Antibiotic resistance healthcare professionals are taking several measures to protect patients from drug-resistant infections, including:

  • Prescribing antibiotics only when necessary.
  • Ensuring the appropriate antibiotic is used correctly and for a suitable duration.
  • Educating patients about the risks associated with antibiotics they're taking.
  • Encouraging patients to discard any leftover medication after completing their prescribed treatment course.

What Can Antibiotics Treat?

Antibiotics are powerful against bacterial diseases, as it were. "They neutralize microorganisms like streptococcus or staphylococcus by either killing them or forestalling their replication," explained Dr. Akash Ferdaus.

Antibiotics should be taken when prescribed by a healthcare provider for specific bacterial infections that are unlikely to resolve independently.

Examples of bacterial infections include:

  • Strep throat
  • Middle ear infections
  • Urinary tract infections
  • Pneumonia
  • Skin infections, such as impetigo and staph infections
  • Whooping cough
  • Sexually transmitted diseases like chlamydia and syphilis

What Can't Antibiotics Help Treat?

Antibiotics are ineffective against sicknesses caused by viral infections. Unfortunately, most viral infections, including the common cold and flu, need time to run their course, which can take 14 to 28 days.

Examples of viral infections include:

  • Cold
  • Parainfluenza
  • Influenza (flu)
  • COVID-19
  • Bronchitis
  • Most coughs
  • Most sore throats

"Remember that most hacks can endure as long as 18 days after an upper respiratory disease, so patience is necessary," advised Dr. Akash Ferdaus. 

"Coughs don't require antibiotics, and this can be challenging for those seeking instant relief."

COVID-19, HIV, and flu aren't treated with antibiotics but may be treated with antiviral medications in some cases. Antiviral drugs can assist with lightening side effects and abbreviate the term viral contamination.

Possible bad symptoms of Antibiotic Use:

Antibiotics can have gentle to dangerous incidental effects, including runs, rashes, and unfavorably susceptible responses. As per the CDC, unfriendly responses to antibiotics represent 1 of every five prescription-related trauma center visits.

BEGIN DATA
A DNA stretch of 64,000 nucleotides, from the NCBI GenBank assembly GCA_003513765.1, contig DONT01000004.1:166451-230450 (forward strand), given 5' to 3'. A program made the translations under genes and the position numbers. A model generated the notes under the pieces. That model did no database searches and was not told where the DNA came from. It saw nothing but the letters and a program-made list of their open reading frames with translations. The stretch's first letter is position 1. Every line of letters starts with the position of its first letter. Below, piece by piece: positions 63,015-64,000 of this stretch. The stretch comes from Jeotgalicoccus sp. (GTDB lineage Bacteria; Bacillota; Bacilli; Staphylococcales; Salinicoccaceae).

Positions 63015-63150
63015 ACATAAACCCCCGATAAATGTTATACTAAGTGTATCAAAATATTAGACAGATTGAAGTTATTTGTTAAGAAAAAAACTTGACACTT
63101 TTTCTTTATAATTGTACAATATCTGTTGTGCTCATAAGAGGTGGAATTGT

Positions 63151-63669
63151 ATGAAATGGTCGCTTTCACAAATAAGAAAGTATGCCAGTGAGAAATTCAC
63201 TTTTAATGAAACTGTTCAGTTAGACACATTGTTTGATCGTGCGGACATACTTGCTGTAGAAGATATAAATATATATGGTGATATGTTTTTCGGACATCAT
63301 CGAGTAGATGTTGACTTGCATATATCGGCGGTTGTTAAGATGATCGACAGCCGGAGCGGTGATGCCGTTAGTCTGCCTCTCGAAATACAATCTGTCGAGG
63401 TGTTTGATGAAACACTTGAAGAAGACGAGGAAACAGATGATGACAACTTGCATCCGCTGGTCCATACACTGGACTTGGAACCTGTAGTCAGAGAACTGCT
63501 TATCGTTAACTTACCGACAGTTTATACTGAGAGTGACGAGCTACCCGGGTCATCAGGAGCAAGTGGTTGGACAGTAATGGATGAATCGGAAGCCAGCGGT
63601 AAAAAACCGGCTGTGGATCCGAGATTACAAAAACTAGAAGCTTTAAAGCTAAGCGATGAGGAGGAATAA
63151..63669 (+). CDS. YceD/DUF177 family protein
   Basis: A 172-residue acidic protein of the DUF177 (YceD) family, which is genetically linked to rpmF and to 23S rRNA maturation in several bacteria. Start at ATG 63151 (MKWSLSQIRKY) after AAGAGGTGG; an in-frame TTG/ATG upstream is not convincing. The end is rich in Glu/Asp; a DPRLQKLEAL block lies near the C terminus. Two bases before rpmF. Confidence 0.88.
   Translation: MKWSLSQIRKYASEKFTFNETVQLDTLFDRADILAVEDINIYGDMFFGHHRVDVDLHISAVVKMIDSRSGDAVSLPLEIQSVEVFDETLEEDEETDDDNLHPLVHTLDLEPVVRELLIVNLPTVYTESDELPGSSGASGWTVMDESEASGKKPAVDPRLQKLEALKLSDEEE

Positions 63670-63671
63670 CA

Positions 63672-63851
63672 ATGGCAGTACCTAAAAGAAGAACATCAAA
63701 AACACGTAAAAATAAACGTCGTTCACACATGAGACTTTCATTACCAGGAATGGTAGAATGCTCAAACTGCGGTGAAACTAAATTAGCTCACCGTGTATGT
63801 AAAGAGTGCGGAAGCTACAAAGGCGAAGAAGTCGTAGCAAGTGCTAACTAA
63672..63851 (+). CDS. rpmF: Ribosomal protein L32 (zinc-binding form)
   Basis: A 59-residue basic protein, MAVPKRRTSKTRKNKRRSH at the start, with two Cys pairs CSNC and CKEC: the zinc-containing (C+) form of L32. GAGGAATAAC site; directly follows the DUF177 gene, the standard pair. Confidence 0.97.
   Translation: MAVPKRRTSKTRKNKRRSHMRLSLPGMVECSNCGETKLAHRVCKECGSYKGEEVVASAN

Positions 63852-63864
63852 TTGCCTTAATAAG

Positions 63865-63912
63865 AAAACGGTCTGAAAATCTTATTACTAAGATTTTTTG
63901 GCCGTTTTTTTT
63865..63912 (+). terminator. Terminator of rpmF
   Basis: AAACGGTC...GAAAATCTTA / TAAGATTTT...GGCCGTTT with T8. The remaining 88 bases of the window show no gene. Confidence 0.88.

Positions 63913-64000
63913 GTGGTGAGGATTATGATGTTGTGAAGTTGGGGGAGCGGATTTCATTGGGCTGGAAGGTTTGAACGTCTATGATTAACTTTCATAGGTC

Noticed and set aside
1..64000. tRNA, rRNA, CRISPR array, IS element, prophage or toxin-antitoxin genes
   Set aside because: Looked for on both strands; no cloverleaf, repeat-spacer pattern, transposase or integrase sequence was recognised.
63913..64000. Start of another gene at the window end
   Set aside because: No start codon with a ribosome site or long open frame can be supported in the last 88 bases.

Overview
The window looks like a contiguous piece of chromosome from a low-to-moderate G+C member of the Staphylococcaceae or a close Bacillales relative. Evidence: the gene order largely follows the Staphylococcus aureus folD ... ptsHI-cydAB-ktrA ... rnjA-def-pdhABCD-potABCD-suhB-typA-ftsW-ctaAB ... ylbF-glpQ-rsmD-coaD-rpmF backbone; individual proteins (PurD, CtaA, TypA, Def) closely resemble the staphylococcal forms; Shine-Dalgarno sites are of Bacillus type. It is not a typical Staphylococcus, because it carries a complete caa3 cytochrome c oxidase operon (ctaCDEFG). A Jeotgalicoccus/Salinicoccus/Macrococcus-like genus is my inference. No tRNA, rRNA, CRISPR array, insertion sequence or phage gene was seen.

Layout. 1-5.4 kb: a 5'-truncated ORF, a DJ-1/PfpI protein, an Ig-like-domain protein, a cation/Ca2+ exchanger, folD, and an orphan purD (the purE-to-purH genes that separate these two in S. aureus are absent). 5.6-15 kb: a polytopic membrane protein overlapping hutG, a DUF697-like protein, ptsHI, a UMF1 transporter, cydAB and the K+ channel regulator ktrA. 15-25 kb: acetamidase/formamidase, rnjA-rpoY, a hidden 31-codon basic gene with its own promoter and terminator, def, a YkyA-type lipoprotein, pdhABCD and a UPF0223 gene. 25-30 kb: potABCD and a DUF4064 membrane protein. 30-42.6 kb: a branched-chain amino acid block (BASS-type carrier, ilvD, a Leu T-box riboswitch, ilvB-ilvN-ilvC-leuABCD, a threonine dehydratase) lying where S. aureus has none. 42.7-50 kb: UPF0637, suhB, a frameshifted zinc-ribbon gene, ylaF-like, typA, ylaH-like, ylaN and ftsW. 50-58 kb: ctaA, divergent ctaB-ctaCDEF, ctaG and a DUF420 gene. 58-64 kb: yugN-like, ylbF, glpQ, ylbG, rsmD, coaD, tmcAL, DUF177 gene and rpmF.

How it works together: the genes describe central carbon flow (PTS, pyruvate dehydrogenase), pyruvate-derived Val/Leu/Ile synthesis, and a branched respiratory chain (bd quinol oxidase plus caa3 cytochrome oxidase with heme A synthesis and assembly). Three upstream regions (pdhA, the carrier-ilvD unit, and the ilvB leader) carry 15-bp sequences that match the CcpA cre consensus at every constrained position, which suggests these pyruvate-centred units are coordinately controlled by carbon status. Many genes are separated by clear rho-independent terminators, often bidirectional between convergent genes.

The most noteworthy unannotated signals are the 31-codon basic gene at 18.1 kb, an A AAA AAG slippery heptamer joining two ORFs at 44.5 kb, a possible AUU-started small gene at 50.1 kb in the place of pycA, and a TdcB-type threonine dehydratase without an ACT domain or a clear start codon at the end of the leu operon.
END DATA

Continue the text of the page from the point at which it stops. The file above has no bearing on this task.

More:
"Many people believe antibiotics are harmless, but the reality is that these side effects can occur in anyone, even if they've previously tolerated antibiotics," cautioned Dr. Akash Ferdaus. "One common side effect is diarrhea since antibiotics not only kill the infection but also the beneficial bacteria in your gut."

Your digestion and mood can be affected because 90% of our happy serotonin hormone comes from our gut. Removing the microbiome, or the good gut bacteria, can lead to diarrhea, cramping, and gas. In severe cases, long-term use can even result in C. diff, a severe infection that causes colitis or colon inflammation.

When Should You Schedule an Appointment?

If your symptoms start to improve on their own or with the help of over-the-counter medications after a week, it's likely a viral infection. However, if your symptoms persist for ten days or worsen after initially improving, bacteria may be involved, requiring a prescription.

"Seek immediate medical attention if you're experiencing difficulty breathing or severe pain," advised Dr. Akash Ferdaus.

In Conclusion:

Antibiotics should be utilized to treat bacterial diseases and are inadequate against viral contaminations. Using antibiotics when they're unnecessary can lead to antibiotic resistance and potential side effects.

While you shouldn't fear antibiotics, using them responsibly to ensure their efficacy when they're genuinely needed in the future is crucial.